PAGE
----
General DiscussionsGene maps to transform scientists' work on cancer

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khalafalla
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Gene maps to transform scientists' work on cancer

Unread post by khalafalla » 17 Dec 2009, 00:00

Gene maps to transform scientists' work on cancer
3:03pm EST
By Kate Kelland

LONDON (Reuters) -Scientists have indentified all the changes in cells of two deadly cancers to produce the first entire cancer gene maps and say the findings mark a "transforming moment" in their understanding of the disease.
The studies by international scientists and Britain's Wellcome Trust Sanger Institute are the first comprehensive descriptions of tumour cell mutations and lay bare all the genetic changes behind melanoma skin cancer and lung cancer.
"What we are seeing today is going to transform the way that we see cancer," Mike Stratton of the Sanger Institute's cancer genome project told a briefing in London. "We have never seen cancer revealed in this form before."
The scientists sequenced all the DNA from both tumour tissue and normal tissue from a melanoma patient and a lung cancer patient using a technology called massively parallel sequencing. By comparing the cancer sequences with the healthy ones, they were able to pick up all the changes specific to cancer.
The lung tumour carried more than 23,000 mutations and the melanoma had more than 33,000.
Peter Campbell, also of the Sanger Institute, said the lung cancer study suggests a typical smoker develops one mutation for every 15 cigarettes smoked and the damage starts with the first puff. Lung cancer kills around 1 million people worldwide each year and 90 percent of cases are caused by smoking.
"These catalogues of mutations are telling us about how the cancer has developed -- so they will inform us on prevention -- and they include all the drivers, which tell us about the processes that are disrupted in the cancer cell which we can try and influence through our treatments," Stratton said.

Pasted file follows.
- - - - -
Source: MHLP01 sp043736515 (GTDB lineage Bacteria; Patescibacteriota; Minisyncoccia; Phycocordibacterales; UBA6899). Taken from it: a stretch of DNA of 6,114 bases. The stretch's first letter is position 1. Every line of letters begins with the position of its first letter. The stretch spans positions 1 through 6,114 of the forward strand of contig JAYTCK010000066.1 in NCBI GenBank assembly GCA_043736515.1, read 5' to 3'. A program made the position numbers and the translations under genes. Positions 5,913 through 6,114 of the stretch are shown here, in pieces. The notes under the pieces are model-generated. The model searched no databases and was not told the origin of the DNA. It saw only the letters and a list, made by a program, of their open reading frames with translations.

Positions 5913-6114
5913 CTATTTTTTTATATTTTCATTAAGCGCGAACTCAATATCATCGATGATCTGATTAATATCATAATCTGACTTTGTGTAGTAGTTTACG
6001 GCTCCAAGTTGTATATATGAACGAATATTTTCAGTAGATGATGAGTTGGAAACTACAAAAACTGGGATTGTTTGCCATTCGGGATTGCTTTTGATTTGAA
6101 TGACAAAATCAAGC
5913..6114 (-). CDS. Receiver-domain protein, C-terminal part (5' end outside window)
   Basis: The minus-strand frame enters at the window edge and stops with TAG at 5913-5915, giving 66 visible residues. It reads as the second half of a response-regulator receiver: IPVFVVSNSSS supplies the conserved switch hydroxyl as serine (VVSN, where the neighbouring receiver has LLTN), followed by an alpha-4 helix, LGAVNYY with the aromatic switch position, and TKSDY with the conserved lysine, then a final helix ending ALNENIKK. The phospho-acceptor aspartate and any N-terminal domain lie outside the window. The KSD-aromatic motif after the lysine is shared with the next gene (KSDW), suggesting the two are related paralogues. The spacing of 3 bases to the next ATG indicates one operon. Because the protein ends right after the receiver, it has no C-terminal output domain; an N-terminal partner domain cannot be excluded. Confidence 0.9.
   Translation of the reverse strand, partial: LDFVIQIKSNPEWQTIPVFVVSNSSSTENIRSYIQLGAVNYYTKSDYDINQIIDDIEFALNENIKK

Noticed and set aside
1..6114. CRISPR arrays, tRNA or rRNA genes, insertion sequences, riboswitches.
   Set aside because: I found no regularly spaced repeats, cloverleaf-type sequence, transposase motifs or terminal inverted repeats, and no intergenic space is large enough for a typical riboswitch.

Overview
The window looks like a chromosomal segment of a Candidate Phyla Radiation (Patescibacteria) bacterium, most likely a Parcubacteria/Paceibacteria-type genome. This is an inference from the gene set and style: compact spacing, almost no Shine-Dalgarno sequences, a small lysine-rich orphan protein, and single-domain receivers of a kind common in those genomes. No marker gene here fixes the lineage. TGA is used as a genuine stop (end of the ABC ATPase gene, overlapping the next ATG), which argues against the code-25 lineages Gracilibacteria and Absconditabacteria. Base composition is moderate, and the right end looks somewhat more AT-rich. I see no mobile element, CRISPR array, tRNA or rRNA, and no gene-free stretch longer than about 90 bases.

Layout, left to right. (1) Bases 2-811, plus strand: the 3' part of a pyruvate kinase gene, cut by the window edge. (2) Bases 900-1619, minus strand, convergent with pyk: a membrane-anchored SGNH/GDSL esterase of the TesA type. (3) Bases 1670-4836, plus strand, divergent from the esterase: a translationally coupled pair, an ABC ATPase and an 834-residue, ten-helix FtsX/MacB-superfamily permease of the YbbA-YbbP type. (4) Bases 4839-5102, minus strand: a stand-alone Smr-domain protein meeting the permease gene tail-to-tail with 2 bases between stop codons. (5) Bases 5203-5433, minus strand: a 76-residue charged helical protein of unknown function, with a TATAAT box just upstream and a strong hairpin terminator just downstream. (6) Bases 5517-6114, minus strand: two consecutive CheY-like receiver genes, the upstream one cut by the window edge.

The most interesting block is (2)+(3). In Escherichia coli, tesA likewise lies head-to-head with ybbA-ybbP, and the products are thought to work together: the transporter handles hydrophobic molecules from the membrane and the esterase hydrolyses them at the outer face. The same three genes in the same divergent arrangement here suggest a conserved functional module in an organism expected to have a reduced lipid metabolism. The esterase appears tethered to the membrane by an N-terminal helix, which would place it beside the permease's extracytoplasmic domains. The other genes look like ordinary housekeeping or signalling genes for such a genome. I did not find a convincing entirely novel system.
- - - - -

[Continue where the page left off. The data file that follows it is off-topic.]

But the scientists said identifying all the drivers -- the mutations that cause cells to become cancerous -- would take far more work and it could be several years yet before any new targets are found for the development of new cancer drugs.
"Somewhere among the mutations we have found lurk those that drive the cells to become cancerous," said Andy Futreal, who worked on the research published in the Nature journal. "Tracking them down will be our major challenge for the next few years."
Scientists have already identified some genetic mutations linked to cancers -- mutations of a gene called BRAF are found in melanoma and new drugs to block its cancer-causing activity are already in development. Drugs such as Roche AG's Herceptin and AstraZeneca's Iressa also target tumour cells that carry specific mutations.
Stratton said the aim now was to produce genetic maps of all types of cancer. There are more than 100 cancers in all, and each genome mapping process requires several months of work and costs tens of thousands of dollars.
The first 50 cancers are to be mapped by scientists in the International Cancer Genome Consortium, launched in 2008, which includes the U.S. National Institutes of Health and groups from Australia, Canada, China, France, India, Japan and Singapore.
Experts said this was a first glimpse of the future of cancer medicine. With ever improving technology to map genomes, and costs falling fast, the scientists said in future each cancer patient could have a complete genome catalog to help doctors pick the right treatments for individual cases.
"As more cancer genomes are revealed by this technique, we will gain a greater understanding of how cancer is caused and develops, improving our ability to prevent, treat and cure cancer," Elizabeth Rapley of the Institute of Cancer Research said in a statement.
(Editing by Maggie Fox and Charles Dick)

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khalafalla